Multiple Meaning Words: This is going to be a really interesting chapter! Homonyms, or multiple–meaning words, are words that have the same spelling and usually sound alike but have different meanings (e.g. Bark– dog bark, tree bark). Right from kindergarten, we learn to use context to determine which meaning of a multiple–meaning word is correct in a sentence.
Let’s check out a few examples of this interesting English language wonder, Multiple Meaning Words or Homonyms:
I left my phone on the left side of the room.
The baseball pitcher asked for a pitcher of water.
The committee chair sat in the center chair.
While they are at the play, I’m going to play with the dog.
She will park the car so we can walk in the park.
The crane flew above the construction crane.
multiple meaning words
Understanding Multiple Meaning Words or Homonyms
In linguistics, homonyms, broadly defined, are words which sound alike or are spelled alike but have different meanings.
A more restrictive definition sees homonyms as words that are simultaneously homographs (words that share the same spelling, regardless of their pronunciation) and homophones (words that share the same pronunciation, regardless of their spelling)– that is to say, they have identical pronunciation and spelling, whilst maintaining different meanings.
Learn more about Synonyms and Antonyms here in detail.
The relationship between a set of homonyms is called homonymy. Examples of homonyms are the pair stalk (part of a plant) and stalk (follow/harass a person) and the pair left (past tense of leave) and left (opposite of right).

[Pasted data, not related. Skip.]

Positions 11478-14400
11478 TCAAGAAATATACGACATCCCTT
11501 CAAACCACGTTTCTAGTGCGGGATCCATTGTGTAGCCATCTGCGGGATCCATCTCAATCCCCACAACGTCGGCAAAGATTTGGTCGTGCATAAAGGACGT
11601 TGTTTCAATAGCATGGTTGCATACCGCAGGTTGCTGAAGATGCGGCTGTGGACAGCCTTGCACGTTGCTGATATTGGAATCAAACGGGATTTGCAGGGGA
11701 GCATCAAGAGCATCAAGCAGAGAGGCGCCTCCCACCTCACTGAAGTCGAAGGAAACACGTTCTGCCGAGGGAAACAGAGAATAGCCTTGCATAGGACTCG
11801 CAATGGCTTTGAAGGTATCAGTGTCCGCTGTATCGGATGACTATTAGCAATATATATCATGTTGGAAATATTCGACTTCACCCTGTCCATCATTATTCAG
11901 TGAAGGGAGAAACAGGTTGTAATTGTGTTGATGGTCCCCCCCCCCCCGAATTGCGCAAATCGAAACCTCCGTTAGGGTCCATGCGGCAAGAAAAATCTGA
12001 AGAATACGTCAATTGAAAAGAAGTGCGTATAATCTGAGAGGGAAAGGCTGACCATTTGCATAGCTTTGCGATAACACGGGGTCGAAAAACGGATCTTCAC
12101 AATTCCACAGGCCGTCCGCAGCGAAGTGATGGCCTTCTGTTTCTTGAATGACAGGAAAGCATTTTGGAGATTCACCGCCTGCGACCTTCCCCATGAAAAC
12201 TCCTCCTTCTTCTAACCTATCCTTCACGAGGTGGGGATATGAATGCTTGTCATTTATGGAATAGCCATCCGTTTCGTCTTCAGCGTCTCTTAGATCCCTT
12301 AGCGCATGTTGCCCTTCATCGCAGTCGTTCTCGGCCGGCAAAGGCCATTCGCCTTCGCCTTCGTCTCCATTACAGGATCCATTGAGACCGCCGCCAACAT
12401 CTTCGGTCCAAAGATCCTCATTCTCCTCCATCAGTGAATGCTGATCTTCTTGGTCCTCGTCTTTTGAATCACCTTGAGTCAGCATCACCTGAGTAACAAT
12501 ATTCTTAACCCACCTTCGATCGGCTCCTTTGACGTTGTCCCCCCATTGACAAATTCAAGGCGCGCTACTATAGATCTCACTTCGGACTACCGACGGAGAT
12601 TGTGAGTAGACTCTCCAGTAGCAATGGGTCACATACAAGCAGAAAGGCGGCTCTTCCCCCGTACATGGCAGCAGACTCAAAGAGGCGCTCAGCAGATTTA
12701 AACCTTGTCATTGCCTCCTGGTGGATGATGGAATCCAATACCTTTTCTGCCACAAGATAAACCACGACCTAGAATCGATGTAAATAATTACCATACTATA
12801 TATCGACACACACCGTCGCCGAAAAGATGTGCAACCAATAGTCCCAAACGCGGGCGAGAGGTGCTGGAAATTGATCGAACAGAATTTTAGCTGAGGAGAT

A distinction is sometimes made between true homonyms, which are unrelated in origins, such as skate (glide on ice) and skate (the fish), and polysemous homonyms, or polysemes, which have a shared origin, such as mouth (of a river) and mouth (of an animal).
In non-technical contexts, the term “homonym” may be used (somewhat confusingly) to refer to words that are either homographs or homophones.
The words row (propel with oars) and row (argument) and row (a linear arrangement of seating) are considered homographs, while the words read (peruse) and reed (waterside plant) would be considered homophones; under this looser definition, both groups of words represent groups of homonyms.
The adjective homonymous can additionally be used wherever two items share the same name, independent of how close they are or aren’t related in terms of their meaning or etymology.
A few more examples of Multiple Meaning Words or Homonyms: forearm, bat, beam, cast, command, duck, dust, employ, even, flat.
Other such Multiple Meaning Words
Homographs (literally meaning “same writing”) are usually defined as words that share the same spelling, regardless of how they are pronounced. If they are pronounced the same then they are also homophones (and homonyms) – for example, bark (the sound of a dog) and bark (the skin of a tree). If they are pronounced differently then they are also heteronyms – for example, bow (the front of a ship) and bow (a ranged weapon).
Homophones (literally “same sound”) are usually defined as words that share the same pronunciation, regardless of how they are spelled. If they are spelled the same then they are also homographs (and homonyms); if they are spelled differently then they are also heterographs (literally “different writing”). Homographic examples include rose (flower) and rose (past tense of rising). Heterographic examples include to, too, two, and there, their, they’re. Due to their similar yet non-identical pronunciation in American English, ladder and latter do not qualify as homophones, but rather synophones.
A further example of a homonym, which is both a homophone and a homograph, is fluke. Fluke can mean:
A fish, and a flatworm.
The end parts of an anchor.
The fins on a whale’s tail.
A stroke of luck.
These meanings represent at least three etymologically separate lexemes but share the one form, fluke. How about you go ahead and find such cool words today. It will be fun framing them in different sentences. Have fun with grammar.